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Technical; Page 2. General Information                                                                             

Hydraulic hybrid vehicles share the same architecture and operate in much the same manner as an Electric Hybrid Vehicle. The outcome for all hybrid vehicles is to reduce fuel consumption and emission. This is achieved by using kinetic energy generated when slowing the vehicle. The method is called "regenerative braking". In an electric hybrid the motor/generator is used as a break to slow the vehicle, this generates electricity and charges the vehicles batteries. In a hydraulic hybrid the Pump/Motor generates energy by forcing a fluid into a hydro-pneumatic accumulator, where nitrogen gas is compressed to produced a high-energy output on demand. 

 The three most common categories of hydraulic hybrid vehicle
architectures are;

1.parallel hybrid vehicle

2.series hybrid vehicle

3.compound or power-split hybrid vehicle. 


1. Parallel Hydraulic Hybrid Vehicle

In a parallel hydraulic hybrid vehicle (HHV), the engine still provides power to the wheels through a standard transmission. The hydraulic components are attached to the drive shaft and assist in stopping and accelerating the vehicle. 


 


2. Series Hydraulic Hybrid Vehicle

Before the word hybrid was connected to motor vehicles, this system was referred to as a "Hydrostatic Transmission" the same as used on many ride on lawn mowers. Series hybrids are not mechanically connected to the drive axle. The power is transferred from hydraulic pump through hydraulic hoses to the hydraulic motor connected to the drive axle.

This allows the engine to operate at its most efficient level, the internal combustion engine's RPM increasing and decreasing depending on load or power demand.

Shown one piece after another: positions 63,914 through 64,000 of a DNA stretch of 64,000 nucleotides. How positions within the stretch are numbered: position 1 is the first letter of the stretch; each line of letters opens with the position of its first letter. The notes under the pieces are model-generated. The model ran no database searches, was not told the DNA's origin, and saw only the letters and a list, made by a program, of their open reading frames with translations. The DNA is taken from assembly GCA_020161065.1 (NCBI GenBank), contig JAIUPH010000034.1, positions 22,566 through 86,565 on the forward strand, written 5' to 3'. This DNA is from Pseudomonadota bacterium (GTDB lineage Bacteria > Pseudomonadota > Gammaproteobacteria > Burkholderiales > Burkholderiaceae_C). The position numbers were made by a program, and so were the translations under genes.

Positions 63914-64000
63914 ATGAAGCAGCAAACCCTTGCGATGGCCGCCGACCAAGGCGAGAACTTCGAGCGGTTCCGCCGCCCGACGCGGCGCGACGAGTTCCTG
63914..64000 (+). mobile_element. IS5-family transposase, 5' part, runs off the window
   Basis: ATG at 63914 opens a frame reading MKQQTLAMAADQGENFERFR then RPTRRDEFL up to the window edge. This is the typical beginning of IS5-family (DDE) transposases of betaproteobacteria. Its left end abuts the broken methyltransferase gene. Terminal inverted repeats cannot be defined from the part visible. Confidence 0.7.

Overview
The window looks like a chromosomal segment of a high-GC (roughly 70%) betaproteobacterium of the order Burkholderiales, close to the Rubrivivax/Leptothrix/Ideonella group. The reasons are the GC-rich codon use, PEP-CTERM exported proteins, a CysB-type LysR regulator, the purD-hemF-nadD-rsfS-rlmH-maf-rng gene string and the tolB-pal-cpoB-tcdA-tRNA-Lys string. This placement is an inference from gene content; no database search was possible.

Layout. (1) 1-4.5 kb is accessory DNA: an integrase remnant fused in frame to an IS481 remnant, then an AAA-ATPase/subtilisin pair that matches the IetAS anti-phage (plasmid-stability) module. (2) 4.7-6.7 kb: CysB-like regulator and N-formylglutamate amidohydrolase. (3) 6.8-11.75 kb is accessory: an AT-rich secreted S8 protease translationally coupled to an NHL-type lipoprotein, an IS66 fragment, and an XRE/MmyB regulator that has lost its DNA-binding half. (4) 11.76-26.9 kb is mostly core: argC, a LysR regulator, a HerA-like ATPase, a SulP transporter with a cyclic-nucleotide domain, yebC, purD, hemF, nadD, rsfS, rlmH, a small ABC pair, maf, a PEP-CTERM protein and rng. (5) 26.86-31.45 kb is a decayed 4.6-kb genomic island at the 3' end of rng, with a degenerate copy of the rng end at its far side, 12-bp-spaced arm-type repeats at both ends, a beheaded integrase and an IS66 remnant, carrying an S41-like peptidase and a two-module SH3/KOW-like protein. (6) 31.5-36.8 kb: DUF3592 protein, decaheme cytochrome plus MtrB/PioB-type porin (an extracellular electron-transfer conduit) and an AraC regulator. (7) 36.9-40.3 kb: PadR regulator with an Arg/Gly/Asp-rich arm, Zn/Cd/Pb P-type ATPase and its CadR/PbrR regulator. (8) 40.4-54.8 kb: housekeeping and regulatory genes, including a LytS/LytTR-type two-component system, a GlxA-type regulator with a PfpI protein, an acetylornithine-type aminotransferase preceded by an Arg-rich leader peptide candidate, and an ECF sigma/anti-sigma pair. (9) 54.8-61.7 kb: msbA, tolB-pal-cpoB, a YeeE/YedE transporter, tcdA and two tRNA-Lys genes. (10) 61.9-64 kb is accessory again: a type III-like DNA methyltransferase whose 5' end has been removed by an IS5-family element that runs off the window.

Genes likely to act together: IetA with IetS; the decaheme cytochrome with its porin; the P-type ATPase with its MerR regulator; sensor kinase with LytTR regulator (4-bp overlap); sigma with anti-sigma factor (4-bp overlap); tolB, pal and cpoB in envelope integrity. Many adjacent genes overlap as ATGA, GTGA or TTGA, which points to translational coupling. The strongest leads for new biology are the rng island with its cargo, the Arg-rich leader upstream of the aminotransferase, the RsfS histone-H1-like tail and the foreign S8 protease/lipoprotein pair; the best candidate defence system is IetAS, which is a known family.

3. Compound or Split hybrid system

This hybrid system combines the best attributes of all the hybrid systems and that of a standard vehicle to produce the ultimate hybrid system.

 It could also be described as a multi-modal hybrid system.

Mode 1. Operating as a parallel hybrid vehicle.

Mode 2. Operating as a series hybrid vehicle.

Mode 3. Operating as a mechanical driven vehicle.

 

The sophisticated operating system blends all 3 modes to produce the most efficient environment for the internal combustion engine to operate in. The outcome being the least amount of fuel consumed and drastically reducing exhaust emissions. At low speeds the transmission operates as a series hybrid then at high speeds as a mechanical drive vehicle. In between the parallel hybrid mode assists in launching the vehicle and when high power is required.

This system can be enhanced further by adding a gearbox to the output side of the hybrid drive unit, which transforms it into a Hydro-Mechanical-Transmission (HMT).

 

 More information can be found on the US EPA site; http://www.epa.gov/otaq/technology/research/how-it-works-parallel.htm


Images below identify the placement of the introduced hybrid modules into the vehicles drive line.  Note these are typical rear wheel drive longitudinal mounted engines, the green sections represent the secondary power source placement. 



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1. Typical placement for OEM new vehicles

2. A non invasive hybrid systems favored by most aftermarket manufacturers

3. Typical split hybrid system, also referred to as a hydro mechanical transmission

4. This is our original end-of-line hybrid system, ideal for heavy duty applications

5. Same as number 3 above, without incorporating a gearbox

6. Front-of-engine mounting,  used as a mild hybrid system

 

Additional info will be added soon.

Cliff Hall


 

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